Engineers working to get the DHB back in alignment following an earlier accident
The DEMERARA HARBOUR BRIDGE CORPORATION wishes to notify the general public that its engineers and technical staff are currently working on getting the bridge back in alignment, following an accident earlier today.
At the moment, the team is working to repair retractor span (9) after a passing vessel hit the edge of span (9) and pushed it out of line, also causing breakage of the connecting end post at spans (8) and (7).
“That caused a slight opening there and no vehicle can be allowed on the bridge out of an abundance of caution, we are working to get this back up as soon as possible, but right now it’s hard to give a specific time,” one Engineer stated.
At approximately 11:31 AM, a vessel with the name (Desal 1) with two tugs (Alpha 1 and Chaka) transporting sand was travelling northbound when it hit a retractor span (the edge of span 9) of the Demerara Harbour Bridge. The hit pushed the bridge out of alignment, causing the breakage of the connecting end post at spans (8) and (7), this in turn caused a transom to be warp (slight opening).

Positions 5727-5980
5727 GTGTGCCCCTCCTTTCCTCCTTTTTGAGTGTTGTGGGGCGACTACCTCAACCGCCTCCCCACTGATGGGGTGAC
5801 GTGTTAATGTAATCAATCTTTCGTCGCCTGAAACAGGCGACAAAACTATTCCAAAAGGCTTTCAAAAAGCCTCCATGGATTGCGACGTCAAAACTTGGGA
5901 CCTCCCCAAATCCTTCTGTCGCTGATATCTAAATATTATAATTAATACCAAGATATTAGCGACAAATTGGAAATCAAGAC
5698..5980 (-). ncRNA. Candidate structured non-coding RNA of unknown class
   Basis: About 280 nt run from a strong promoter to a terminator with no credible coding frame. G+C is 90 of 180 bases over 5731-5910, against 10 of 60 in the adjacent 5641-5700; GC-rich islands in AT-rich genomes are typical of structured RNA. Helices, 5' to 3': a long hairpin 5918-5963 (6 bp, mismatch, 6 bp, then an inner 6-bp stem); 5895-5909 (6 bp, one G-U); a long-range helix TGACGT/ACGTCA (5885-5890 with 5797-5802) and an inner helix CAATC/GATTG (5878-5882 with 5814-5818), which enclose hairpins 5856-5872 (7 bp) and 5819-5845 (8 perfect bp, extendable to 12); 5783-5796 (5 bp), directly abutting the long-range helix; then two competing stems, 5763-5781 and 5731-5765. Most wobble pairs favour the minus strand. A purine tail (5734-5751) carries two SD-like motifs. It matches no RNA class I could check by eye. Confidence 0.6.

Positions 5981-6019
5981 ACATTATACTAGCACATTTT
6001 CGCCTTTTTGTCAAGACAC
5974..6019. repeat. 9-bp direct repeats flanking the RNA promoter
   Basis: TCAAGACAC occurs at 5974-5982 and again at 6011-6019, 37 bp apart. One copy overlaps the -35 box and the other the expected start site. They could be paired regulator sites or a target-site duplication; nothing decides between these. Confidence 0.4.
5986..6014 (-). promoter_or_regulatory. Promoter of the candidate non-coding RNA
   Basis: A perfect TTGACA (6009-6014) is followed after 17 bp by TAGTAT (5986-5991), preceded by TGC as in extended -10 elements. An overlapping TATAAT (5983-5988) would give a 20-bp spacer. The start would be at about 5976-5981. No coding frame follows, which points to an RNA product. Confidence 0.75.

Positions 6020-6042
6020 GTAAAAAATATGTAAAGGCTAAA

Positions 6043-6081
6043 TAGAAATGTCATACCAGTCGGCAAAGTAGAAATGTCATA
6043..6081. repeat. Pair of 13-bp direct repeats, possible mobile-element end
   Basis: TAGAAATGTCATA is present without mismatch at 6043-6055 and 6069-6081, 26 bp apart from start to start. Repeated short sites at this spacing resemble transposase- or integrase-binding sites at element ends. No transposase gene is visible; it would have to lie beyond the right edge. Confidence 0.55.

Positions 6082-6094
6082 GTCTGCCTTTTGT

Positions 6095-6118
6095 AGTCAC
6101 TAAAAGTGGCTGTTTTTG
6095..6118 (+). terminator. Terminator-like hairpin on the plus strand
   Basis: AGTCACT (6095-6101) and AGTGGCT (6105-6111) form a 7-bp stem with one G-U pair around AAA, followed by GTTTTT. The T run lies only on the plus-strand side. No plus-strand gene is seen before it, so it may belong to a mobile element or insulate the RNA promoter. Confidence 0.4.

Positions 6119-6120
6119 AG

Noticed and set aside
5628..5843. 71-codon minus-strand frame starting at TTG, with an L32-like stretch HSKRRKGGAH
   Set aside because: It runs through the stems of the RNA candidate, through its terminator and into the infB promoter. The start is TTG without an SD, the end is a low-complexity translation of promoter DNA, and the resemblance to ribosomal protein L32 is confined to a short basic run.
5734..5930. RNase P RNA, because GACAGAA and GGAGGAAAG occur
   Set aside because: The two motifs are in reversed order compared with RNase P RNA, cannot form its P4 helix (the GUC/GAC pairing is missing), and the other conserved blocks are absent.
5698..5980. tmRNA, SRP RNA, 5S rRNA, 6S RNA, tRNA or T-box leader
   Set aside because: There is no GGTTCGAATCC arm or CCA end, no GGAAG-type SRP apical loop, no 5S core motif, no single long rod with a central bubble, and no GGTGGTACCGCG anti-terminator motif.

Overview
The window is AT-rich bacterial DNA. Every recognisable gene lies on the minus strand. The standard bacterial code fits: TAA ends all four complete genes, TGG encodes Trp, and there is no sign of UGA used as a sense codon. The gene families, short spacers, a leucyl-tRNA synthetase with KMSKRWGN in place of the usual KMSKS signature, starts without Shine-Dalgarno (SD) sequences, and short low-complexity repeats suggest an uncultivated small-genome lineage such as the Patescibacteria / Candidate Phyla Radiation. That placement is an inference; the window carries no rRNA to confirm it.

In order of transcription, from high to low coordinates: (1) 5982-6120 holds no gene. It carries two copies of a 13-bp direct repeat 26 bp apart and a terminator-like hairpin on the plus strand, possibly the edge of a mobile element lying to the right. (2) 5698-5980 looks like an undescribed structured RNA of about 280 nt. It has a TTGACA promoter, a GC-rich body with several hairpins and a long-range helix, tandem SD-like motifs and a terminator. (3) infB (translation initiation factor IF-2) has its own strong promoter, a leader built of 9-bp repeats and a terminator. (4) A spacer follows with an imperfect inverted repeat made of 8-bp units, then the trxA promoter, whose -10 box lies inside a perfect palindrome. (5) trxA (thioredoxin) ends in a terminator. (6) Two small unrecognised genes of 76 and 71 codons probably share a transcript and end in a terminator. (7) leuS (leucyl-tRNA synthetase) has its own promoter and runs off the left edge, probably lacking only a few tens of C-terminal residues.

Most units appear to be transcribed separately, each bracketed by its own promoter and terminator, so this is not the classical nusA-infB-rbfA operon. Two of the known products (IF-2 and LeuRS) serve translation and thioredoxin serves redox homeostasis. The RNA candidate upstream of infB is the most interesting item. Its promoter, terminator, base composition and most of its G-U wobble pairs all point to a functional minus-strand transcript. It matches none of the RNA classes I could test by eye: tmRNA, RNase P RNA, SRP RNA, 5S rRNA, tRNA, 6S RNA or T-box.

The accident also caused several buoys to burst.
Since this incident, the bridge has been closed to traffic on both sides and information communicated to the general public.
Minister within the Ministry of Public Works, the Hon. Deodat Indar, is currently at the site of the breakage conducting checks along with the dispatched work team.
“DBHC staff and Contractor are working to get the bridge re-open to traffic after several damaged aspects of Span 9 needed repairs after this morning’s accident. Upon repairing the power module of the hydraulic system, the span will be reclosed, everything is being done to fix this,” The Minister assured the general public.
The Management of the Demerara Harbour Bridge Corporation apologises for the inconvenience caused to the travelling public and assures everyone that its technical team is diligently working to rectify the situation.
The Corporation’s Management is also in contact with the local consignee of the vessel and Tug & Barge.